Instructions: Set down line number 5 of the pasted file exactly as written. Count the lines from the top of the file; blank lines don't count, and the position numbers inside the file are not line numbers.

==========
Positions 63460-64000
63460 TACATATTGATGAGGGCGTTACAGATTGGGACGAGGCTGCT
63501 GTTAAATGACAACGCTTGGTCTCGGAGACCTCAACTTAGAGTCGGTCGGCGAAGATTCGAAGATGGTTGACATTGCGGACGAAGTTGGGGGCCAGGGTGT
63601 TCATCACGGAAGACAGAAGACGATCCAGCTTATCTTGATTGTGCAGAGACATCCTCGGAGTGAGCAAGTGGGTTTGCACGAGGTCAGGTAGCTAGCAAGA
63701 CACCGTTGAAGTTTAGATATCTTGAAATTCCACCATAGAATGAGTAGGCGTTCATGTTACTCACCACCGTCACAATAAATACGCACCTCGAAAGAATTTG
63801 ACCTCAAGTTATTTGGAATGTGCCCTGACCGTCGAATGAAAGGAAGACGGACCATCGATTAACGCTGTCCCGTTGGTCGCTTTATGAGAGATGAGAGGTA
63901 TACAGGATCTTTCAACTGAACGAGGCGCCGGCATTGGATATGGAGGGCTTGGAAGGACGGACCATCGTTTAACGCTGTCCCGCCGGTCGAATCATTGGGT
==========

63701 CACCGTTGAAGTTTAGATATCTTGAAATTCCACCATAGAATGAGTAGGCGTTCATGTTACTCACCACCGTCACAATAAATACGCACCTCGAAAGAATTTG